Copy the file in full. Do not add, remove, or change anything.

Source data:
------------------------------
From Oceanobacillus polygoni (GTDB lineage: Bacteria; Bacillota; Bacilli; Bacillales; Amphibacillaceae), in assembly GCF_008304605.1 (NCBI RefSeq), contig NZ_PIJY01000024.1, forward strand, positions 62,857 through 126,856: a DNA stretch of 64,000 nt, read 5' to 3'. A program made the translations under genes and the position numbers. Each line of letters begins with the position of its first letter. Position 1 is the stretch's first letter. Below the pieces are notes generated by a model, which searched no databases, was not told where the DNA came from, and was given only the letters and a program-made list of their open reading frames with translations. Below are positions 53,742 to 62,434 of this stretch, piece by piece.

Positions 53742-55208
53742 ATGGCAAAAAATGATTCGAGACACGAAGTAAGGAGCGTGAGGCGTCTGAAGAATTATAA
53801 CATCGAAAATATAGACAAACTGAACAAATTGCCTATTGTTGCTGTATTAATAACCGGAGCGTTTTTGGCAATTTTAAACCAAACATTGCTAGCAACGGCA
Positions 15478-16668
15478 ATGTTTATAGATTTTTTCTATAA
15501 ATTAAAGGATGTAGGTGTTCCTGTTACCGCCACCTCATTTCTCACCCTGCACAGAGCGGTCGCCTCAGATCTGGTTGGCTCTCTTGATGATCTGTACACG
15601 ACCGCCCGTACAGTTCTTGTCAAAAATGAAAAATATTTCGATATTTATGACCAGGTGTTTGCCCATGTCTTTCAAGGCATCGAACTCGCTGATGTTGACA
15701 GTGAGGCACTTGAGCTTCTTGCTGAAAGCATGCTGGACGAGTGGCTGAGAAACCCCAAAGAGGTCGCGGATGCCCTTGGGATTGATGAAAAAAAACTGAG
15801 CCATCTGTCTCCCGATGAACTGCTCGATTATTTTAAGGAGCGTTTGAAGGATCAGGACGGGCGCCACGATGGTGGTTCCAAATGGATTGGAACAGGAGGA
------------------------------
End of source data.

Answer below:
From Oceanobacillus polygoni (GTDB lineage: Bacteria; Bacillota; Bacilli; Bacillales; Amphibacillaceae), in assembly GCF_008304605.1 (NCBI RefSeq), contig NZ_PIJY01000024.1, forward strand, positions 62,857 through 126,856: a DNA stretch of 64,000 nt, read 5' to 3'. A program made the translations under genes and the position numbers. Each line of letters begins with the position of its first letter. Position 1 is the stretch's first letter. Below the pieces are notes generated by a model, which searched no databases, was not told where the DNA came from, and was given only the letters and a program-made list of their open reading frames with translations. Below are positions 53,742 to 62,434 of this stretch, piece by piece.

Positions 53742-55208
53742 ATGGCAAAAAATGATTCGAGACACGAAGTAAGGAGCGTGAGGCGTCTGAAGAATTATAA
53801 CATCGAAAATATAGACAAACTGAACAAATTGCCTATTGTTGCTGTATTAATAACCGGAGCGTTTTTGGCAATTTTAAACCAAACATTGCTAGCAACGGCA
Positions 15478-16668
15478 ATGTTTATAGATTTTTTCTATAA
15501 ATTAAAGGATGTAGGTGTTCCTGTTACCGCCACCTCATTTCTCACCCTGCACAGAGCGGTCGCCTCAGATCTGGTTGGCTCTCTTGATGATCTGTACACG
15601 ACCGCCCGTACAGTTCTTGTCAAAAATGAAAAATATTTCGATATTTATGACCAGGTGTTTGCCCATGTCTTTCAAGGCATCGAACTCGCTGATGTTGACA
15701 GTGAGGCACTTGAGCTTCTTGCTGAAAGCATGCTGGACGAGTGGCTGAGAAACCCCAAAGAGGTCGCGGATGCCCTTGGGATTGATGAAAAAAAACTGAG
15801 CCATCTGTCTCCCGATGAACTGCTCGATTATTTTAAGGAGCGTTTGAAGGATCAGGACGGGCGCCACGATGGTGGTTCCAAATGGATTGGAACAGGAGGA